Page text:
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A Poison Tree by William Blake - Line by line Explanation
 
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This video gives one the detailed line by line analysis of William Blake's famous poem A Poison Tree. Do like And Subscribe my channel for more videos. Feel free to comment if you want complete explanation of any poem or prose. Feel free to suggest. Thank You :)
Views: 41784 English At Fingertips
A Poison Tree Analysis
 
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yt:stretch=4:3
Views: 21149 Carrie Kroner
A Poison Tree - Hindi - William Blake - line to line clear explanation
 
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🌸This poem main theme is of a feeling of rage and jealousy a person kept for his enemy and what outcome it bought in the end listen in video. 🌸About William Blake biography mentioned in the poem The Little black boy : https://youtu.be/3W0tc1FerqI 🌸For any suggestion drop a mail at : [email protected] I didn't know YouTube filter is this bad 😕 🌸 Link to my channel https://www.youtube.com/channel/UCVoa09RTW4zIwBSC_cdY4iQ 🌸 Subscribe and hit the bell icon 🔔to not to miss any new video ♥ OTHER TRANSLATIONS 💚 🌸MEDEA - revenge of an egotistic woman - HINDI - https://youtu.be/RzS5D8GZlDg 🌸CANDIDA - A love triangle tale - HINDI : https://youtu.be/e-YM5Ob7xrY 🌸 AGAMEMNON - the selfish king who killed his daughter - HINDI : https://youtu.be/6TNGWspXhgA 🌸GLASS MENAGERIE - a crippled girl's tale - HINDI : https://youtu.be/HGClRK8k1ko 🌸THE CASK OF AMONTILLADO- revenge of a jealous friend - HINDI : https://youtu.be/-0ZAzRrUu1o William Blake poem A poison tree in Hindi William Blake poem in Hindi William Blake poem in Urdu William Blake song of experience William Blake song of innocence William Blake poems William Blake ki poem ki summary Hindi / Urdu mein 🌸It is in the syllabus of MA English , English honors ,T.G.T , P.G.T , LT grade , C.B.S.E , I.C.S.E , I.C.S and many more..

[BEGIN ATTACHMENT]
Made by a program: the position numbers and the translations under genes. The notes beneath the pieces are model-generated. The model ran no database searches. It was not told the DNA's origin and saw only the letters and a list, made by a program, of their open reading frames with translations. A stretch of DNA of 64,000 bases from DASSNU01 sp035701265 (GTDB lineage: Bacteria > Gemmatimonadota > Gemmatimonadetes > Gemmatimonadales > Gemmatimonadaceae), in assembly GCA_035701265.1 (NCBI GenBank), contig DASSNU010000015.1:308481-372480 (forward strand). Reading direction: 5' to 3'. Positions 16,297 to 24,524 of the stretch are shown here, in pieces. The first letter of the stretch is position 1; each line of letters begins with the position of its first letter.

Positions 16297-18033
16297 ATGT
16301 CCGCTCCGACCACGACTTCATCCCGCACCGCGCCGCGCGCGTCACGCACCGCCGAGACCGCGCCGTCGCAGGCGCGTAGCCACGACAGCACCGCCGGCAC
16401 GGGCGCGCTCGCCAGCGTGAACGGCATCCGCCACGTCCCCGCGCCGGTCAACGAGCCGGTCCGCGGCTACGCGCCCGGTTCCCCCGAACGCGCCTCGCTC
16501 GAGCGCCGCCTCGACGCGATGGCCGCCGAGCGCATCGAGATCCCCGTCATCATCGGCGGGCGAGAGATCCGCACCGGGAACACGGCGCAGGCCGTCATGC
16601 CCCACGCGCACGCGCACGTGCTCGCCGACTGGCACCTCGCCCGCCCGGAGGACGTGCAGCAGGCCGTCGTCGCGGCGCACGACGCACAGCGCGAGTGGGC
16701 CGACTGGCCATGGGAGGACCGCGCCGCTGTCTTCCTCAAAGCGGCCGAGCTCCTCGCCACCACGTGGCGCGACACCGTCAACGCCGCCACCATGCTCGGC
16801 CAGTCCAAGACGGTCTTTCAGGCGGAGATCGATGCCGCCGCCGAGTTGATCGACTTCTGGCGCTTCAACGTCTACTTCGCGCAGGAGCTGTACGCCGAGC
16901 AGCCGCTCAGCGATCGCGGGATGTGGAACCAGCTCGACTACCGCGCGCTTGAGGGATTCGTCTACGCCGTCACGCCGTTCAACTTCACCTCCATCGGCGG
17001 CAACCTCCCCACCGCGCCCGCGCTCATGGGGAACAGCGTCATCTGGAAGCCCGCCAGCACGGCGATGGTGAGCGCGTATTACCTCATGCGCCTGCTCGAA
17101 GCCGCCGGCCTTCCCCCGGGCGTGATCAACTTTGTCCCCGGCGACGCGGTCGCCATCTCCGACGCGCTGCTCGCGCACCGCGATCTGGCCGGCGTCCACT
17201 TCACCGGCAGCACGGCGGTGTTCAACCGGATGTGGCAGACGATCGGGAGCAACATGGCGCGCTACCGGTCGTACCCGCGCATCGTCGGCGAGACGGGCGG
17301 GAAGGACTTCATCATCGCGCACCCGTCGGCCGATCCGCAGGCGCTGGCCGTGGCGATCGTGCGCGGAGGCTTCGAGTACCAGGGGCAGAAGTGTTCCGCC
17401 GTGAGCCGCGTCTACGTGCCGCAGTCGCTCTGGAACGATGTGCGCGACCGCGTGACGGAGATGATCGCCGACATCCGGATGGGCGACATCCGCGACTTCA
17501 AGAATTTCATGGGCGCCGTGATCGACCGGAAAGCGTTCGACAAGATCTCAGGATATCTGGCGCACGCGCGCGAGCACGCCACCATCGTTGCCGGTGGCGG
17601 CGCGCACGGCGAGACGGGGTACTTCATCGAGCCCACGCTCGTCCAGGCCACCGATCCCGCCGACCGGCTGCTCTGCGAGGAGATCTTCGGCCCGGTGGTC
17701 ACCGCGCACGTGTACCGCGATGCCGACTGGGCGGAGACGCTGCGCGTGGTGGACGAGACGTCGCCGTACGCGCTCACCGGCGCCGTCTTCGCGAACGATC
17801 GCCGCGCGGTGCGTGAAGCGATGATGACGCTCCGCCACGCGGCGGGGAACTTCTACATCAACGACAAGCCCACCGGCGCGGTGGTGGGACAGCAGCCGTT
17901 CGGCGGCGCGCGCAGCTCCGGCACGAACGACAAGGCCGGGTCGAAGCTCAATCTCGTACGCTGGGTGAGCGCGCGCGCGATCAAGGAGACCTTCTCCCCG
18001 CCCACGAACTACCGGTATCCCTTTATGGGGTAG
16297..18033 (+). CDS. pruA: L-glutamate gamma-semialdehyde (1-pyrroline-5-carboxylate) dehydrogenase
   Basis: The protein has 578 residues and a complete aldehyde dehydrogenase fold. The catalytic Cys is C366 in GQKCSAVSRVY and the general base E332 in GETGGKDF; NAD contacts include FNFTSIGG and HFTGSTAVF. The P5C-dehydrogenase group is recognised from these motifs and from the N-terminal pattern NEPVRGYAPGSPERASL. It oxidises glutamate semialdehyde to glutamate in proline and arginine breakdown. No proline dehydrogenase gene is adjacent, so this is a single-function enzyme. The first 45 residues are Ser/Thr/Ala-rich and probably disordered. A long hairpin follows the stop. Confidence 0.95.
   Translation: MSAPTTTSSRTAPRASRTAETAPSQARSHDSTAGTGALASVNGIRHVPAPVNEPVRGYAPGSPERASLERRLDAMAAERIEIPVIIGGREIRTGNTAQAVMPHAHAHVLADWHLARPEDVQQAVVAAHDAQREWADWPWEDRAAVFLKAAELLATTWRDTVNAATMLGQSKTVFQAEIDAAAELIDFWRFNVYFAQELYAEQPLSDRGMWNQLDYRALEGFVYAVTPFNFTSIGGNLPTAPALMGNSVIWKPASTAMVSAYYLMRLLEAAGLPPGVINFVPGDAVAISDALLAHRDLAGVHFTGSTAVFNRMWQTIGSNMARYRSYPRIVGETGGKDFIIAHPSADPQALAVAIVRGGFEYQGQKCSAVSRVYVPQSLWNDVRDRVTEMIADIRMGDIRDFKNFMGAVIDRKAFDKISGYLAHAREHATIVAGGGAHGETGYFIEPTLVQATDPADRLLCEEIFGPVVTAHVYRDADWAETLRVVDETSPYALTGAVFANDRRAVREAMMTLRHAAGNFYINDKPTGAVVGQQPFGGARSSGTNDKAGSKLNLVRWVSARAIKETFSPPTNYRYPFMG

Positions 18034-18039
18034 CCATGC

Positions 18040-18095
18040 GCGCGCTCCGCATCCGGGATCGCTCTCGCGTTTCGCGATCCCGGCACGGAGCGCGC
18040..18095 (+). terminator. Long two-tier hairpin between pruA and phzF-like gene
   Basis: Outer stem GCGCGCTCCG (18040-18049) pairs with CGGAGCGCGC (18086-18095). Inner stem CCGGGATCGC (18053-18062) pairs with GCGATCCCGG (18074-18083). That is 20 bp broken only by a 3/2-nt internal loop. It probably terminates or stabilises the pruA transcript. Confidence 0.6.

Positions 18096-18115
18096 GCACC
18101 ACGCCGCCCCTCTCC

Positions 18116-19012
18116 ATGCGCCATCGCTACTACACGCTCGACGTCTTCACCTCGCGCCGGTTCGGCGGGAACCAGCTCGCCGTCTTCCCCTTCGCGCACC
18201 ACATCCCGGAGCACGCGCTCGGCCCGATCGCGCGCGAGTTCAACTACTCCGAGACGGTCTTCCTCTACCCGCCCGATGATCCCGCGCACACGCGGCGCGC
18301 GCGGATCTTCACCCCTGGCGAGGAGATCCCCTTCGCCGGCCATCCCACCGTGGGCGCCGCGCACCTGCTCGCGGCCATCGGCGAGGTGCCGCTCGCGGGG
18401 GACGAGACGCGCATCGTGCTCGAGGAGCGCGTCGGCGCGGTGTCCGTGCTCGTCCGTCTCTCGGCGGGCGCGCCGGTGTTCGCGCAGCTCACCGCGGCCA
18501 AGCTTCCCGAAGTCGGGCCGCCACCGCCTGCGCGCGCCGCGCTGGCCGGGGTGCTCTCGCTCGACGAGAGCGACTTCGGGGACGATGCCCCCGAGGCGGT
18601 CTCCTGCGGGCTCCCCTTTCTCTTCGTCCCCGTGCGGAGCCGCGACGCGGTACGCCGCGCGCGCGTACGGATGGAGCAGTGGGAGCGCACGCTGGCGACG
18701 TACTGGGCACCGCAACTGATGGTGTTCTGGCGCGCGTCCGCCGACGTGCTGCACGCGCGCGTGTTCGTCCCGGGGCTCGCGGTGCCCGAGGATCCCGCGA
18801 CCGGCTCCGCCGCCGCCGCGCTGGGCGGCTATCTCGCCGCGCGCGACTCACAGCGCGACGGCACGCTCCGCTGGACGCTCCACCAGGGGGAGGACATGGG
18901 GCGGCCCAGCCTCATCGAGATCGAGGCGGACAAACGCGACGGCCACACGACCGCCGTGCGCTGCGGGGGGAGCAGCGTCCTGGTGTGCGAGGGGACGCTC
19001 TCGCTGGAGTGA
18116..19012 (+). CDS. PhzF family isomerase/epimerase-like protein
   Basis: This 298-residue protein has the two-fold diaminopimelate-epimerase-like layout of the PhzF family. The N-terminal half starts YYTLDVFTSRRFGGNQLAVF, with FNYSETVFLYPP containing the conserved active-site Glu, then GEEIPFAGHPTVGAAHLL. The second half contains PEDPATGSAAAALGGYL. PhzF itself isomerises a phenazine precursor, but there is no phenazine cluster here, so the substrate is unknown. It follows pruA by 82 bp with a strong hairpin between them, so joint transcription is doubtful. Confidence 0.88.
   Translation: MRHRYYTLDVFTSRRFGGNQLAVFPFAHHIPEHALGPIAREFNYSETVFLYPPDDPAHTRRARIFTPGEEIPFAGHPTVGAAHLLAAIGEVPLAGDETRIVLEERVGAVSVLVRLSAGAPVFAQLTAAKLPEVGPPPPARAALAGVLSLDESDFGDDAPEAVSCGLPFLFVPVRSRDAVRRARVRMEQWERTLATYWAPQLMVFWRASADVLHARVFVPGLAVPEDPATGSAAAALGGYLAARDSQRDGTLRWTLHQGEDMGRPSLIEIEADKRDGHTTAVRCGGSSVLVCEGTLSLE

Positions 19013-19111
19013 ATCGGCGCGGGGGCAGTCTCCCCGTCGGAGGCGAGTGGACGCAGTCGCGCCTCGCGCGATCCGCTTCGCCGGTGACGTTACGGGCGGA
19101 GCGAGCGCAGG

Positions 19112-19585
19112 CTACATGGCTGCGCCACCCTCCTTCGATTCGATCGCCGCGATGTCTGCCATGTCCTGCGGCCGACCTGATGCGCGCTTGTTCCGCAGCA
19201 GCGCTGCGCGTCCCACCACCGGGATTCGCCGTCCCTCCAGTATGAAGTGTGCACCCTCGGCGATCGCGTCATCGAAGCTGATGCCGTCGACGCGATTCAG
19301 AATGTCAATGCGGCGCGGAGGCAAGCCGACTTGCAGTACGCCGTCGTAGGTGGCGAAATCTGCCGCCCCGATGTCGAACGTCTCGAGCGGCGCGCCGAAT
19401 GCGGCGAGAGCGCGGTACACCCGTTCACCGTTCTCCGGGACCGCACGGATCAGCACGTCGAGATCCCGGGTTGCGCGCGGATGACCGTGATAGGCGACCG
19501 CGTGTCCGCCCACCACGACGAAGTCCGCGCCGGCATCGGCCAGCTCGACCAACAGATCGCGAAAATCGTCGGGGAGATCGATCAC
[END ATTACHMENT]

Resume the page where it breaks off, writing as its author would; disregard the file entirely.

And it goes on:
'A Poison Tree' by William Blake - Analysis for Edexcel Eng Lit GCSE Conflict Anthology